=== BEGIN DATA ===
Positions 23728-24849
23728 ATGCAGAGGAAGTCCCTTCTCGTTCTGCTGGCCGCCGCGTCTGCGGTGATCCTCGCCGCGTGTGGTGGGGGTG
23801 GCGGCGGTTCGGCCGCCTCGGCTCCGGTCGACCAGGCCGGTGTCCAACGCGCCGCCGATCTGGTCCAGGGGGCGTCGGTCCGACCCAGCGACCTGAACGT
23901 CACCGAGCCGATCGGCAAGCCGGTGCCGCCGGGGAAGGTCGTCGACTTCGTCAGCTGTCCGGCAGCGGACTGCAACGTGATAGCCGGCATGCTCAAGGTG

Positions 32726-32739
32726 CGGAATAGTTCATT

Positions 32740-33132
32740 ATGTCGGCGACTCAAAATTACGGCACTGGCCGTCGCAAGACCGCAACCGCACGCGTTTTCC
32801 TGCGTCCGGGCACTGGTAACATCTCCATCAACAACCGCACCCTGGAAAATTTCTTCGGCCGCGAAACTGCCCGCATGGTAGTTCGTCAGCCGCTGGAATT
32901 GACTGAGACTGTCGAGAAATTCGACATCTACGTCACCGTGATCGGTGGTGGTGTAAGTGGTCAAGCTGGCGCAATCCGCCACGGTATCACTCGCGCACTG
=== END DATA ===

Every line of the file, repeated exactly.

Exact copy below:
Positions 23728-24849
23728 ATGCAGAGGAAGTCCCTTCTCGTTCTGCTGGCCGCCGCGTCTGCGGTGATCCTCGCCGCGTGTGGTGGGGGTG
23801 GCGGCGGTTCGGCCGCCTCGGCTCCGGTCGACCAGGCCGGTGTCCAACGCGCCGCCGATCTGGTCCAGGGGGCGTCGGTCCGACCCAGCGACCTGAACGT
23901 CACCGAGCCGATCGGCAAGCCGGTGCCGCCGGGGAAGGTCGTCGACTTCGTCAGCTGTCCGGCAGCGGACTGCAACGTGATAGCCGGCATGCTCAAGGTG

Positions 32726-32739
32726 CGGAATAGTTCATT

Positions 32740-33132
32740 ATGTCGGCGACTCAAAATTACGGCACTGGCCGTCGCAAGACCGCAACCGCACGCGTTTTCC
32801 TGCGTCCGGGCACTGGTAACATCTCCATCAACAACCGCACCCTGGAAAATTTCTTCGGCCGCGAAACTGCCCGCATGGTAGTTCGTCAGCCGCTGGAATT
32901 GACTGAGACTGTCGAGAAATTCGACATCTACGTCACCGTGATCGGTGGTGGTGTAAGTGGTCAAGCTGGCGCAATCCGCCACGGTATCACTCGCGCACTG